Codes of practice
In 2004 the Stakeholders Advisory Group on extremely low frequency electric and magnetic fields (SAGE) was set up to examine what possible precautionary measures were needed to limit exposure to the public from electromagnetic fields (EMF's) produced by electric power lines. Its remit was to provide advice to the UK Government.
SAGE recommended the introduction of optimum phasing for power lines operating at voltages at 132KV or above
In their response, the UK Government supported the SAGE recommendation to introduce the optimum phasing of all new double-circuit high voltage overhead power lines of 132kV and above and to convert existing power lines where practicable in those circumstances where this would significantly reduce public exposure to EMF's and would be cost effective to do so.
Two UK wide voluntary codes of practice were developed and agreed with the industry. These codes have been endorsed by the Northern Ireland Executive.
First voluntary code
The first voluntary code is intended to provide information to the general public and other interested parties about how the optimal phasing of high voltage double circuit overhead lines can help reduce public exposure to EMFs. The Code also sets out clearly what the electricity industry is agreeing to undertake and also how the UK Government will monitor compliance with the Code.
Second voluntary code
A second voluntary code of practice has also been developed “Power Lines: Demonstrating compliance with EMF public exposure guidelines”. This Code of Practice implements current UK Government policy in relation to public exposure to EMFs and is intended to introduce clarity to the important process by which industry will demonstrate compliance. It sets out the measures the electricity industry will utilise to calculate and demonstrate compliance with assessment field levels in accordance with International exposure limits to protect public health.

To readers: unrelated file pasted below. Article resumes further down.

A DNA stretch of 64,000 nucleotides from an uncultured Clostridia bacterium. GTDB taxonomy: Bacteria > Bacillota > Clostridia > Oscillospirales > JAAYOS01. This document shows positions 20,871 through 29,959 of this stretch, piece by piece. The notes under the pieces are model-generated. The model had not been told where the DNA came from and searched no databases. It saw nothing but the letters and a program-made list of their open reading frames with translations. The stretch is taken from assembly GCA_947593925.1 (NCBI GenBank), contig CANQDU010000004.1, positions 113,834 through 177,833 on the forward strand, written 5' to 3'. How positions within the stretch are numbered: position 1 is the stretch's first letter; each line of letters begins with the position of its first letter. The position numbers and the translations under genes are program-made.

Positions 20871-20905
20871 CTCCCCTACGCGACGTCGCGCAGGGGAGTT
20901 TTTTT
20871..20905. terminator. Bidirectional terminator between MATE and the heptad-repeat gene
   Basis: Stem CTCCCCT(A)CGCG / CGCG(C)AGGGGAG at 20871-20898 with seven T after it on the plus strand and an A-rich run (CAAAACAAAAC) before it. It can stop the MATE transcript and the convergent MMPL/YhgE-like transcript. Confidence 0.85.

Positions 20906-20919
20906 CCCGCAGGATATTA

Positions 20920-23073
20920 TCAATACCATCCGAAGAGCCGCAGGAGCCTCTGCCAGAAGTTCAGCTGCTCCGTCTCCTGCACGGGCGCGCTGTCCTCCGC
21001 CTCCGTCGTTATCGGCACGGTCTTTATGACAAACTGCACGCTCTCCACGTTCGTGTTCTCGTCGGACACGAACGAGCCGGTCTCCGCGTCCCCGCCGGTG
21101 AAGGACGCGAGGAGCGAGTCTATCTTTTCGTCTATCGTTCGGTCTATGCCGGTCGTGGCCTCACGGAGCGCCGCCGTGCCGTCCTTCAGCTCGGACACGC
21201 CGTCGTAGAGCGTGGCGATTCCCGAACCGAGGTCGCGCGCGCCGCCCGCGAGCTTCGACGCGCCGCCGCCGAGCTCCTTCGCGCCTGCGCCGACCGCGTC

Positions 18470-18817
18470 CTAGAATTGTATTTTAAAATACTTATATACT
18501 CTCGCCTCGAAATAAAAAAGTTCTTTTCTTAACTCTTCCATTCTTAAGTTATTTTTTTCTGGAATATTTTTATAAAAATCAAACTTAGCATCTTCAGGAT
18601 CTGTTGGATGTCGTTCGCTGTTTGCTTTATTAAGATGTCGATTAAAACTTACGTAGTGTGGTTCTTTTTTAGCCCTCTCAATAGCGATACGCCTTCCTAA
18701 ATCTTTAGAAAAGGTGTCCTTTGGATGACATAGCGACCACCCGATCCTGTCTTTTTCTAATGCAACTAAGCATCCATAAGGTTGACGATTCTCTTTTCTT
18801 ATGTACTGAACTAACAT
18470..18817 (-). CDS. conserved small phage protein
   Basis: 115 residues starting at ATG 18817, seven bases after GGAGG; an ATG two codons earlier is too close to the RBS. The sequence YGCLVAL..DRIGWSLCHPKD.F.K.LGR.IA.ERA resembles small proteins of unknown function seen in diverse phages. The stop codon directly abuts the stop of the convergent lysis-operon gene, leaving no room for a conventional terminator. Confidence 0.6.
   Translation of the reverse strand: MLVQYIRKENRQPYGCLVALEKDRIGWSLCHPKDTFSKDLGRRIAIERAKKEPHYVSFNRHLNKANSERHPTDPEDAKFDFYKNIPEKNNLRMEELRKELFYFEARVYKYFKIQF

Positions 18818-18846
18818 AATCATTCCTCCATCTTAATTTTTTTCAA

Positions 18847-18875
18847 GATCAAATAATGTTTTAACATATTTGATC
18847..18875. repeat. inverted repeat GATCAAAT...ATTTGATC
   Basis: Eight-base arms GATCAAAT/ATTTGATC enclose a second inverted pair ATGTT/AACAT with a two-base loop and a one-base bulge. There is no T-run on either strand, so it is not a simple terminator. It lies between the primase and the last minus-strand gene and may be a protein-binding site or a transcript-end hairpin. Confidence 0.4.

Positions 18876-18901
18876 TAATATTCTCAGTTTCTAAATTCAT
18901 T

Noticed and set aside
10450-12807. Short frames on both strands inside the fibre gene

The Energy Networks Association will also maintain a publicly available list on its website of types of equipment where the design is such that it is not capable of exceeding the International exposure guidelines with evidence as to why this is the case. It will also detail equipment that normally complies with public exposure limits but also where this will need to be demonstrated on a case-by-case basis when required, for example when applying for consent or a wayleave for a line or cable.
- Power Lines: Demonstrating compliance with EMF public exposure guidelines - a voluntary code of practice
A companion Code has been produced to explain what measures can be used to reduce the risk to the public of indirect effects of electricity fields, including microshocks. Microshocks are similar to the static discharges commonly experienced in dry atmospheric conditions after frictional contact with a nylon carpet or car seat. The Code is: